Drug War Deadlock

Drug War Deadlock

The Policy Battle Continues

Editor: Laura E. Huggins
ISBN: 978-0-8179-4652-4
Publication Date: 9/22/2005
Pages: 302

A Foundation for Inquiry into the Drug Debate in America

The dynamics of our drug policies in the United States are a complex puzzle to which there are no simplistic solutions. Drug War Deadlock presents a diverse collection of readings from scholarly journals, government reports, think tank studies, newspapers, and books that offer a comprehensive look at the drug debate.

Each section of the book features opposing articles written by many of the foremost authorities in their respective fields, offering a concise view of the many divergent viewpoints surrounding drug policy in America. The authors discuss the cases for and against such alternatives as legalization, decriminalization, and harm reduction. In addition, they examine Europe's more liberal drug policies and debate whether they could be effectively applied in the United States. Throughout the book, they consider the moral implications of drug use and the thorny questions surrounding the nature and limits of restrictions that society can exercise over free individuals regarding their personal choices.

Drug War Deadlock does not attempt to provide answers to every issue relating to illegal drugs, but it will enable the reader to draw his or her own conclusions concerning some of the more urgent questions of our day.

Laura E. Huggins is a research fellow at the Hoover Institution and the coauthor (with Hoover senior fellow Terry Anderson) of Property Rights: A Practical Guide to Freedom and Prosperity (2003). She is currently development director and a research fellow at PERC--the Property and Environment Research Center, in Bozeman, Montana.

Contributors: Howard Abadinsky, Ronald Bayer, William J. Bennett, Ted Galen Carpenter, Lou Dobbs, Drug Enforcement Administration, Drug Policy Alliance, David F. Duncan, The Economist, Milton Friedman, Bruce D. Glasscock, Asa Hutchinson, Bruce D. Johnson, James A. Inciardi, Charles Levinthal, Robert J. MacCoun, Duane McBride, Joseph D. McNamara, MSNBC, Ethan A. Nadelmann, PBS, Robert E. Peterson, Peter Reuter, John Raisian, John Jay Rouse, Sam Staley, John Stossel, Thomas Szasz, Yvonne Terry, John P. Walters, James Q. Wilson.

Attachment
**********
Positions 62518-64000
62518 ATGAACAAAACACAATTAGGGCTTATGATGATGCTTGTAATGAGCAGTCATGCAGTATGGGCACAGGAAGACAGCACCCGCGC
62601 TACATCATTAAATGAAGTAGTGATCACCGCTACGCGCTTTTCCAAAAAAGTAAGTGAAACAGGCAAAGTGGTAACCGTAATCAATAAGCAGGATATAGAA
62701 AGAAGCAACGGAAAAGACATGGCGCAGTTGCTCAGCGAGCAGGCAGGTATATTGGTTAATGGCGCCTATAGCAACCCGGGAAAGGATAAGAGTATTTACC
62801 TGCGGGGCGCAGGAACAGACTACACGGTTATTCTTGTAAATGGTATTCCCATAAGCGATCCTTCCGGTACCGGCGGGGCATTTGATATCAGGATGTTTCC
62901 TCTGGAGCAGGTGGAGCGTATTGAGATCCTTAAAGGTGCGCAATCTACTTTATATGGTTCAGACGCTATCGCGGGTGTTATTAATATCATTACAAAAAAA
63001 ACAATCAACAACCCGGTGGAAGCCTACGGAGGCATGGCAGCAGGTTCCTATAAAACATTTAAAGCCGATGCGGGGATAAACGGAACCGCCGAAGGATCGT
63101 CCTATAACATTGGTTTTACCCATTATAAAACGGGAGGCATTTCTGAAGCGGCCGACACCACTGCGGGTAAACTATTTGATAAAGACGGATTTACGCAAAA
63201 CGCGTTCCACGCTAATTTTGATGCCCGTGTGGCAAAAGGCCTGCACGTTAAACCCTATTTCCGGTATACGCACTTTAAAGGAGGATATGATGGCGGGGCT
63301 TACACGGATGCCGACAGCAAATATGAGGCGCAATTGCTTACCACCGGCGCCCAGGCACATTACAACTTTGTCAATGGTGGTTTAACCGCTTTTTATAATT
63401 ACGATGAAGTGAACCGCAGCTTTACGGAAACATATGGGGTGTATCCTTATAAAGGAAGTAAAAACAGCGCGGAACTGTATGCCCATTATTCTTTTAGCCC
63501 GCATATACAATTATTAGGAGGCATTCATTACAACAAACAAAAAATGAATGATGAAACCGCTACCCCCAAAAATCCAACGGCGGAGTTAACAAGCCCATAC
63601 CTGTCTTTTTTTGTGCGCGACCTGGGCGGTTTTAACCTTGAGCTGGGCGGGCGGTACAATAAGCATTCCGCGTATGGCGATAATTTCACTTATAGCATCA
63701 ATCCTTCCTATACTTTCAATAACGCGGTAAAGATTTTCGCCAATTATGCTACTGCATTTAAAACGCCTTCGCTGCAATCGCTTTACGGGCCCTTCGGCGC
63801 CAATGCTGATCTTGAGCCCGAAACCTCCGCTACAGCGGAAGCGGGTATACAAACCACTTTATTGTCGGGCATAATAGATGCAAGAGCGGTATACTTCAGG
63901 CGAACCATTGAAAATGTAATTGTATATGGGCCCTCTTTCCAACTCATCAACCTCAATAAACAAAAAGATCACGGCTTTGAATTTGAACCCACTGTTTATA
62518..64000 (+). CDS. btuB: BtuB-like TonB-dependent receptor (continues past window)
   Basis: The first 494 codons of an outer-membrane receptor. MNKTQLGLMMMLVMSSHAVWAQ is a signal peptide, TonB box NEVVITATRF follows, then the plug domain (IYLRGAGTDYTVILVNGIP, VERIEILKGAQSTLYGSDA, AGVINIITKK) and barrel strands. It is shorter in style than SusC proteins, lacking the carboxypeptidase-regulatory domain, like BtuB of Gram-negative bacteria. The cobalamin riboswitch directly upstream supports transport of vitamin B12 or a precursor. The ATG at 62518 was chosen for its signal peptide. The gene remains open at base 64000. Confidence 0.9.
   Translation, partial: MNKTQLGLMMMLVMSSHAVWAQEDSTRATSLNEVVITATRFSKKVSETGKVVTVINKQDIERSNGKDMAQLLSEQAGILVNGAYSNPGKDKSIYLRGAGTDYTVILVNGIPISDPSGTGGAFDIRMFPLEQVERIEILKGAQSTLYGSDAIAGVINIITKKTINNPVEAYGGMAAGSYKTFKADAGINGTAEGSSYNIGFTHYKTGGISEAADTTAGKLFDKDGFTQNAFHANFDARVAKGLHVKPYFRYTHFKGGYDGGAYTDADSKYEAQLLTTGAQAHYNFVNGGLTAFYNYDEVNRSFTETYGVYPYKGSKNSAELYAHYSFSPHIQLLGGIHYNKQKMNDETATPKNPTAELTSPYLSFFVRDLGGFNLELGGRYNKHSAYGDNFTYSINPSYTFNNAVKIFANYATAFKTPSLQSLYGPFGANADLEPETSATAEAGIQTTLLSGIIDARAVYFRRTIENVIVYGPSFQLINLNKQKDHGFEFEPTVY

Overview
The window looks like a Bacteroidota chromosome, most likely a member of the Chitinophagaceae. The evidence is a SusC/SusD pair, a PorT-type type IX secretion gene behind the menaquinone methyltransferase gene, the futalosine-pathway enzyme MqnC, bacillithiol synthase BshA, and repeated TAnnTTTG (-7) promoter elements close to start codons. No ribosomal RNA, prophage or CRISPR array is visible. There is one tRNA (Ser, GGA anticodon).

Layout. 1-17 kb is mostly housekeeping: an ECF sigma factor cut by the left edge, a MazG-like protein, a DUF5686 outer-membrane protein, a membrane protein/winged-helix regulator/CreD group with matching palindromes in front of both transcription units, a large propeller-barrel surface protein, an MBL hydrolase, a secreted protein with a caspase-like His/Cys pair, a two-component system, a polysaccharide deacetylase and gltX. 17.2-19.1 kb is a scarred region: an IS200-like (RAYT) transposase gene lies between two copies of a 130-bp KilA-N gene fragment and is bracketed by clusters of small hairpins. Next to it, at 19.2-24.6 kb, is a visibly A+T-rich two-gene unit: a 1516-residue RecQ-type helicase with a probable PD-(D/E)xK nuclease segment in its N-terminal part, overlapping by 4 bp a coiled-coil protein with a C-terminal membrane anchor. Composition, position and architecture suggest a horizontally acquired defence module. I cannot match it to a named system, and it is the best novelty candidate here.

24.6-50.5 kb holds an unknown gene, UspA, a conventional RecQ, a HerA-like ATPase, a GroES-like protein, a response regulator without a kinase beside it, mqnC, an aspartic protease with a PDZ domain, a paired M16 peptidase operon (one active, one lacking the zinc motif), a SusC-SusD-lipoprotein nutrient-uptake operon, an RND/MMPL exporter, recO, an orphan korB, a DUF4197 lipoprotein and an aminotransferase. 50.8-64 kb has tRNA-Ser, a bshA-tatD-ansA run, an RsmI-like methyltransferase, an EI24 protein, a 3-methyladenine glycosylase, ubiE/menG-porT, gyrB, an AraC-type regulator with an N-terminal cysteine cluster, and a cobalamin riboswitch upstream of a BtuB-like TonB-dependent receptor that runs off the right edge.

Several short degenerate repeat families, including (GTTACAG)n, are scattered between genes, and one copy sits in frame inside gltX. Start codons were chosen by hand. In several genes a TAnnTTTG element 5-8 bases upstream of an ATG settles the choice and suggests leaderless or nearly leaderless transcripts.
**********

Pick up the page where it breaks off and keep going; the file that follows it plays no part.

Full-text PDF versions of each section can be accessed below by clicking on the desired title or part below. (PDF files require Adobe Reader. If you do not already have this software installed, click here to download it for free at the Adobe web site.)

Copyright © 2005 by the Board of Trustees of the Leland Stanford Junior University.

All rights reserved. No part of this publication may be reproduced, stored in a retrieval system, or transmitted in any form or by any means, electronic, mechanical, photocopying, recording, or otherwise, without written permission of the publisher.

    TABLE OF CONTENTS
  • Foreword by John Raisian
  • Introduction by Laura E. Huggins
  • PART ONE: BACKGROUND
    American Drug Policy: The Continuing Debate
    Drug Laws and Law Enforcement
    Thirty Years of America’s Drug War: A Chronology Frontline—Public Broadcasting Service
  • PART TWO: FOUNDATION
    Philosophical Underpinnings
    The American Ambivalence: Liberty vs. Utopia
    Hidden Paradigms of Morality in Debates about Drugs: Historical and Policy Shifts in British and American Drug Policies
  • PART THREE: PERSPECTIVES
    There’s No Justice in the War on Drugs
    Don’t Surrender: The drug war worked once. It can again.
    An Open Letter to Bill Bennett
    Should Drugs Be Legalized?
    Just Say No: Government’s War on Drugs Fails
    A War Worth Fighting
    The Drug War: The American Junkie
    Congressional Testimony in Opposition to Drug Legalization
  • PART FOUR: GETTING SPECIFIC
    Current Controversies: Drug Legalization
    The Case for Legalisation: Time for a Puff of Sanity
    Against the Legalization of Drugs
    Alternative Perspectives on the Drug Policy Debate
    The Decriminalization Alternative
    The Great Drug Policy Debate— What Means This Thing Called Decriminalization?
    Should Harm Reduction Be Our Overall Goal in Fighting Drug Abuse?
    A New Direction for Drug Education: Harm Reduction
    Has the War on Drugs Reduced Crime?
    Reducing Harm: Treatment and Beyond
  • PART FIVE: WHAT ABOUT MARIJUANA?
    An End to Marijuana Prohibition: The Drive to Legalize Picks Up
    No Surrender: The Drug War Saves Lives
    Western States Back Medical Marijuana
  • PART SIX: A EUROPEAN OUTLOOK
    Drug Intelligence Brief: The Changing Face of European Drug Policy
    Europe’s More Liberal Drug Policies Are Not the Right Model for America
    Does Europe Do It Better?
  • CONCLUSION
    A Blueprint for Peace: Ending the War on Drugs?
    Compassionate Crusade
  • Index
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Laura E. Huggins

Laura E. Huggins is a research fellow at the Hoover Institution. Huggins specializes in free market environmentalism, property rights, and population policy. She is primarily interested in the role of economic processes in shaping natural resource policy and in promoting market principles to a wide audience in order to help resolve environmental dilemmas. continued




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